(Eunice Waymon) (1933-2003)
Born into a poor Southern family, she showed early talent as a pianist, and went on to study classical piano at Julliard School in New York. She was paying the rent playing as an accompanist in a bar when asked to sing, and from what quickly metamorphosed into the great singer Nina Simone. She found success in the mid 1950s with her version of I Loves You Porgy from Gerwshin’s opera Porgy and Bess. Her growing reputation saw her apply her brilliant interpretive talent to some of the greatest songs of recent decades, including her rendition of Cole Porter’s comically provocative The Laziest Gal In Town, her haunting version of Belgian singer-singwriter Jacques Brel’s classic Ne Me Quitte Pas, the liberated self-assurance of her Take Care of Business and Don’t Take All Night, her sweet gospel He’s Got The Whole World In His Hands, and the soul-wrenching lament of the song of parting lovers, For All We Know. She was also a fervent campaigner for civil rights, as witnessed by her strident Mississippi Goddam (written after a multiple murder of young black people in the South) and her eerie, superbly controlled version of the anti-lynching song made famous by Billie Holiday, Strange Fruit. She also continued composing for the piano, with works including her popular jazz vignette Central Park Blues. During the 1970s she quit America and lived abroad, in Africa and Europe. Another of her best-loved songs was My Father Always Promised Me (That We Would Live In France), and that is precisely what the great Nina Simone did - and where she died too, in 2003.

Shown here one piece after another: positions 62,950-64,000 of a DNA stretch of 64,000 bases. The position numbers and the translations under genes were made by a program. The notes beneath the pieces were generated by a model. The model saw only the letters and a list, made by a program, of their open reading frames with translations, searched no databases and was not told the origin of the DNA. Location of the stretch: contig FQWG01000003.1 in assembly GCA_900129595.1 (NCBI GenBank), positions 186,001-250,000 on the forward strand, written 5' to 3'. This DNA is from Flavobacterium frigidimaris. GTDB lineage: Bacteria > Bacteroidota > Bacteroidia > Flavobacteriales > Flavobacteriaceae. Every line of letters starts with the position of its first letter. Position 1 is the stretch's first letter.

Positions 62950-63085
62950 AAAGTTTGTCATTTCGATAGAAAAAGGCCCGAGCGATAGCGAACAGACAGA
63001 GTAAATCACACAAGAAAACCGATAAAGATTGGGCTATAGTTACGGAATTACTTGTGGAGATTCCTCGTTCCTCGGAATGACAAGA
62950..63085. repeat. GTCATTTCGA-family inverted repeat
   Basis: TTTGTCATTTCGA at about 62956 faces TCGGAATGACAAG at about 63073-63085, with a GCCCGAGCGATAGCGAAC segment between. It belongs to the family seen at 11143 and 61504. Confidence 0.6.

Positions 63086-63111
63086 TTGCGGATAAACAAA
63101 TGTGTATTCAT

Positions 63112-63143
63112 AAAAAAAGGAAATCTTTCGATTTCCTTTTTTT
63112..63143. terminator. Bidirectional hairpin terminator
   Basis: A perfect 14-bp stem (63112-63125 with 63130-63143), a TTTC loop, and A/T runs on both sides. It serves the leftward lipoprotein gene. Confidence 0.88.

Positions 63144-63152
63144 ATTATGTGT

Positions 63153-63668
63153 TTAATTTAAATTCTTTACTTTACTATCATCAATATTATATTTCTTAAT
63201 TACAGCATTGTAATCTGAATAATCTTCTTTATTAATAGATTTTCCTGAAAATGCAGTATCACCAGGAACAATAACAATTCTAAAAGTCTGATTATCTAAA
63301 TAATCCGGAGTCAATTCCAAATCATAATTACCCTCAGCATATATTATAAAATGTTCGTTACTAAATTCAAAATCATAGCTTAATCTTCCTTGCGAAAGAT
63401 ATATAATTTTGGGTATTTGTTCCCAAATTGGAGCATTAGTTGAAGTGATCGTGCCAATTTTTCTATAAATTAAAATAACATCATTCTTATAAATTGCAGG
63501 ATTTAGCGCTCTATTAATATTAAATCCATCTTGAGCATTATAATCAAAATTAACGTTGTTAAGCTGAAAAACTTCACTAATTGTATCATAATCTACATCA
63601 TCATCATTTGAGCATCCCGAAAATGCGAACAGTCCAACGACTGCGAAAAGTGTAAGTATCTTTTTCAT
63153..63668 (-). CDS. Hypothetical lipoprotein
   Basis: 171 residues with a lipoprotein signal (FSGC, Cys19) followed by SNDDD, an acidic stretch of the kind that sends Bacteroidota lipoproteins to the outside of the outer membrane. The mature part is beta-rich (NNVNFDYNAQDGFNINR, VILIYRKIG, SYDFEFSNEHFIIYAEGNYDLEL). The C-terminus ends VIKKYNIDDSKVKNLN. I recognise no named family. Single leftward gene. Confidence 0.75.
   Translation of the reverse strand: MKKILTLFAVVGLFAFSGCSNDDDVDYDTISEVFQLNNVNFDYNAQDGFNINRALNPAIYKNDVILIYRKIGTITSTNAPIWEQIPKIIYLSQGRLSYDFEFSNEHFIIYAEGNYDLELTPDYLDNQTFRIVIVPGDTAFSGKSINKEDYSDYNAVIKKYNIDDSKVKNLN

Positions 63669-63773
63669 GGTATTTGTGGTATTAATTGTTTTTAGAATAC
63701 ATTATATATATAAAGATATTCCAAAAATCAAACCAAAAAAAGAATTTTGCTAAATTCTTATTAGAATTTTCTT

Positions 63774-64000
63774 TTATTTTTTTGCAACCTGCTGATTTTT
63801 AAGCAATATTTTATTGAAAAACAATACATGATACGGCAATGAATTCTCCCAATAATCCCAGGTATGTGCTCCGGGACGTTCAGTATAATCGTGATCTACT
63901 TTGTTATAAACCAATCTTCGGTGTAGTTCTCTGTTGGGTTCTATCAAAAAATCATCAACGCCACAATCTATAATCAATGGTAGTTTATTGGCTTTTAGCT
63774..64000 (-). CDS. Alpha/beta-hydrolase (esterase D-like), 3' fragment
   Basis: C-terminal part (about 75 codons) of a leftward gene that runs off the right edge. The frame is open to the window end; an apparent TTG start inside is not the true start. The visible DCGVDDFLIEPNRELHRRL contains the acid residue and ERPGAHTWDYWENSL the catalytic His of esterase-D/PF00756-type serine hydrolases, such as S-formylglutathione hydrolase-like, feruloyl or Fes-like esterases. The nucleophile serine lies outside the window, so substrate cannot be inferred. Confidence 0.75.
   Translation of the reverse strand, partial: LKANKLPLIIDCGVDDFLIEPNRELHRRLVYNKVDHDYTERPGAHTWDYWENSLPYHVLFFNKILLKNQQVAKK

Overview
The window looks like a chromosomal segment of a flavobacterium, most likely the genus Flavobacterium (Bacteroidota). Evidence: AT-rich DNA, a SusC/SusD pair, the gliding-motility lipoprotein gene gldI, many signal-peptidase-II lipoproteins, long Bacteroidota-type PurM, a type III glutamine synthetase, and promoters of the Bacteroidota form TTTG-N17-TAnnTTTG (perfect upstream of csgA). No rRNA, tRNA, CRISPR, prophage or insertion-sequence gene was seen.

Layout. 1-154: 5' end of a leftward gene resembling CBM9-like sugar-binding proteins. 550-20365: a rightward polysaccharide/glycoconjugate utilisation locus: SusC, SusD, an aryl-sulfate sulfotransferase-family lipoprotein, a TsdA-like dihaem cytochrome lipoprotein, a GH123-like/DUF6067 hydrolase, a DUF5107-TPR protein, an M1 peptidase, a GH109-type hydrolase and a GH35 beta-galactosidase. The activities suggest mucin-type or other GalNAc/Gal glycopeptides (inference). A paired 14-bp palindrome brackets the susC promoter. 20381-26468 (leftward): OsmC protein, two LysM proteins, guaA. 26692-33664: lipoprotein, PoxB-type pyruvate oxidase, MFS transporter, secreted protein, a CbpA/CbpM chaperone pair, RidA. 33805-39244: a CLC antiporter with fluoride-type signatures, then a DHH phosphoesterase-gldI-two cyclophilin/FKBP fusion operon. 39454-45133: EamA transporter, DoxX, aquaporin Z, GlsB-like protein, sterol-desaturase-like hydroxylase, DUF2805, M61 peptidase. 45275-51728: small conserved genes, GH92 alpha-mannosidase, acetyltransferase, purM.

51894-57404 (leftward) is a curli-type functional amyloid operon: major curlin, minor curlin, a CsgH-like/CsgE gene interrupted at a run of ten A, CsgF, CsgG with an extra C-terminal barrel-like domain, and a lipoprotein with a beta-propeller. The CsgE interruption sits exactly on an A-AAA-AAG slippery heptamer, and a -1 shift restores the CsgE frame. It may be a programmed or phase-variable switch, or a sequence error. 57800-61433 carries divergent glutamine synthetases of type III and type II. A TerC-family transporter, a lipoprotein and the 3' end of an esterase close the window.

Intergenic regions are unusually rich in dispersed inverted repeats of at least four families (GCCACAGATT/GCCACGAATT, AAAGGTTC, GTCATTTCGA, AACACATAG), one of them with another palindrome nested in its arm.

By Larry Buttrose


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